He writes, he sings, and his poems have appeared in journals all around the world such as the Atlanta Review, Fulcrum and the Asia Literary Review. But do you know what reading means to this well-versed Singaporean poet? Or how he gets over the sense of loss that comes after reading the last page of a really good book? Read on to find out!
1) How do you decide what book you are going to read next?
By dwelling on what kind of existential question I would like to address at any given moment, then by searching for the relevant author or poet.
2) Have you ever experienced a sense of loss after you’ve finished reading a good book? If yes, how did you get over that?
Yes—I get over it by reading another book on the same themes or by the same author. Or by consuming too much cake afterwards.
3) Have you ever set yourself any form of reading challenge?
Not really, as I don’t believe in “reading” as a “challenge”. I just read when I feel the need to read.
4) Which book genres have you always wanted to try reading but never did?
5) If you had to choose any fictional character to represent yourself, who would it be and why?
The evil and magical clown from Stephen King’s IT, because he represents the darkest and the most honest part of my soul.
6) What, in your opinion, are some must-read poetry books?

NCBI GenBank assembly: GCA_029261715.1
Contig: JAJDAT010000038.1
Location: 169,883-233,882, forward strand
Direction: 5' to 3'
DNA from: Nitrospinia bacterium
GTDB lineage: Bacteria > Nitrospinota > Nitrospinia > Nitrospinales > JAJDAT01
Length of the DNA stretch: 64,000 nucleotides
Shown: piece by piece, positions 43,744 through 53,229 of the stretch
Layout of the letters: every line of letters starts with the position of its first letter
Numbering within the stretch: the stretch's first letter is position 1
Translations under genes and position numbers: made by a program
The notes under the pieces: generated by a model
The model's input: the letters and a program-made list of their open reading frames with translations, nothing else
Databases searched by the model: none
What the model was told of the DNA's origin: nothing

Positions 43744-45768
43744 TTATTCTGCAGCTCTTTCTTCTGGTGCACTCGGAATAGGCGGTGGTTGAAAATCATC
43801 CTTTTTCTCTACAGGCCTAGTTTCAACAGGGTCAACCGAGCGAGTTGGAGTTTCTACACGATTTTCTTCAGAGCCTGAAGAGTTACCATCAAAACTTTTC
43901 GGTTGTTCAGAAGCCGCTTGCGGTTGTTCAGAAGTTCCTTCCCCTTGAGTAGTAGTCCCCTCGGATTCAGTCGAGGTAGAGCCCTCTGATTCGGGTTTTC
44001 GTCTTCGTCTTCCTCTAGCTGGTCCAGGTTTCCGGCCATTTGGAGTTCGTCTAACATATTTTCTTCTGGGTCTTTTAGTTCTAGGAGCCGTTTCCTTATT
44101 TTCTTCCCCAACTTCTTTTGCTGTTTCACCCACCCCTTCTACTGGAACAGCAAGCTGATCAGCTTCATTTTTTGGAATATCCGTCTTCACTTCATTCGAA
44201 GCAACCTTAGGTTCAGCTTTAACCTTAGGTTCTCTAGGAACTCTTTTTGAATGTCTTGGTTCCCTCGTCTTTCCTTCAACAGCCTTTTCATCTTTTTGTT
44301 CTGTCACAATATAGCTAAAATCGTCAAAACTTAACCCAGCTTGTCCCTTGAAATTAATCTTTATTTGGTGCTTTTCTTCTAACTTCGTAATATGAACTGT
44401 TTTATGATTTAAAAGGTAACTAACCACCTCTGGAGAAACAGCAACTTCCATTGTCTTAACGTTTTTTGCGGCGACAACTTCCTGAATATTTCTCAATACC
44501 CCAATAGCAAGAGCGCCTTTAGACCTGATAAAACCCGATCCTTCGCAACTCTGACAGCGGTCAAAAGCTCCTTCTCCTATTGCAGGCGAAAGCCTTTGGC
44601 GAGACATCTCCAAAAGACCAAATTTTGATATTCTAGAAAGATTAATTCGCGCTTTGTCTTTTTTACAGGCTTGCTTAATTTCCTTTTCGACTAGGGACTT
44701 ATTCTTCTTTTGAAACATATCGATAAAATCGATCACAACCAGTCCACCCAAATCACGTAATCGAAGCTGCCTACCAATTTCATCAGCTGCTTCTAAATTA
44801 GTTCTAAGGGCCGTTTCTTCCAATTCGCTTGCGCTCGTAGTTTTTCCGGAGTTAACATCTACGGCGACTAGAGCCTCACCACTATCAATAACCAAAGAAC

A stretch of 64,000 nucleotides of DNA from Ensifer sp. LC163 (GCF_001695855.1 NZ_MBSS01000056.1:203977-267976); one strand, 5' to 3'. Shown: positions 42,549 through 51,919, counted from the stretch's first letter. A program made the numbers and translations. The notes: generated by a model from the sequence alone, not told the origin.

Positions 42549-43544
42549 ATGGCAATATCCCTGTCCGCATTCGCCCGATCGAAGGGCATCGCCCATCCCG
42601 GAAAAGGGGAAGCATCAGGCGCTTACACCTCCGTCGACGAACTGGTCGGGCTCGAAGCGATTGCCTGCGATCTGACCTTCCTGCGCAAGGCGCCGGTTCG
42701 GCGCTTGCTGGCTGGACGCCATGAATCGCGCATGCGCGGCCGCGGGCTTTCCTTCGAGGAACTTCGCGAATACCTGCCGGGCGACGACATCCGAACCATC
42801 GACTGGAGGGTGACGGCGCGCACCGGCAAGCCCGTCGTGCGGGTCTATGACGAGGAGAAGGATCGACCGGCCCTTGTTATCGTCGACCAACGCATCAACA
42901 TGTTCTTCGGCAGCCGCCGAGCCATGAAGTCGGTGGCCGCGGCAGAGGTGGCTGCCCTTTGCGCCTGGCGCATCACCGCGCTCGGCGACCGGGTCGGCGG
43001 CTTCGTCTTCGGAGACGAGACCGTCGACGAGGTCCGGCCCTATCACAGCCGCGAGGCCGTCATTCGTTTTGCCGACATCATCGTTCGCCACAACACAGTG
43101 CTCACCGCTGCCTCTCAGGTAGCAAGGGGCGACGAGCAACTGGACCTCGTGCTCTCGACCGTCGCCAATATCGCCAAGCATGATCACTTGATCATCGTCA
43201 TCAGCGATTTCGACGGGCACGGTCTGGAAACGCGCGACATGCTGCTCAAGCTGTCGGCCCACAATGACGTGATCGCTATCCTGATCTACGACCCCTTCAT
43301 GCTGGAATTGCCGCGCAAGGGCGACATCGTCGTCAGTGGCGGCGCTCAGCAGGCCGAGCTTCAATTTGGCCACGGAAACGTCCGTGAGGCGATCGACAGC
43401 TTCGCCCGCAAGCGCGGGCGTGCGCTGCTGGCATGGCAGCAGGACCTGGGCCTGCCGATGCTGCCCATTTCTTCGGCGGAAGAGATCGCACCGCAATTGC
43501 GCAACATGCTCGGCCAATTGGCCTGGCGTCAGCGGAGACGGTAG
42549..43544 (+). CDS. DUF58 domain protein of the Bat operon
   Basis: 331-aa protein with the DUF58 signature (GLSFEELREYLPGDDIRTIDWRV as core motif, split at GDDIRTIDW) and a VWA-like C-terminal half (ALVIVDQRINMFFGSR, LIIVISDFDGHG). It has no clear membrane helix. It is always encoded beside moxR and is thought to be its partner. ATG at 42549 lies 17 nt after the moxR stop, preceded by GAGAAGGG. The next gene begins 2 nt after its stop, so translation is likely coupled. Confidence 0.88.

Louise Glück’s Ararat, Carl Phillips’ Wild Is the Wind, and Linda Pastan’s Carnival Evening.
7) What are some of the most heartfelt books/poems you’ve come across that made you immediately empathise with the author?
Linda Pastan’s An Early Afterlife and Louise Glück’s Celestial Music. These poems, and any poem about desire or mortality by these authors, teach me to be wiser than I am. I empathise with the poets’ vulnerability and personal courage.
8) If you could enter any fictional world, which would you choose to go to and why?
I wouldn’t want to enter any fictional world because my mind would remain the same, wherever I end up.
9) Some people view reading as a form of entertainment, others as a means of escape. What does reading mean to you?
Reading is a source of insight for me.
10) What books would you recommend to someone who is feeling lonely?
Jiddu Krishnamurti’s Commentaries on Living.
11) Are there any “must-haves” before you start reading? E.g. a warm blanket or a cup of tea.
An environment without screaming children.
12) What was the first book you remembered reading? Do you still re-read it?
Stephen King’s Carrie. I only read it once, and that was enough.
13) When did you decide that you are going to be a writer or a poet?
When writing helped me to clarify my thoughts at the lowest points of my early, teenage life.
14) What is one fantasy book you would recommend to someone?
Clive Barker’s Weaveworld—descendants of supernatural beings navigating an urban reality in an epic narrative about good-versus-evil and a magical carpet at the cosmological heart of everything.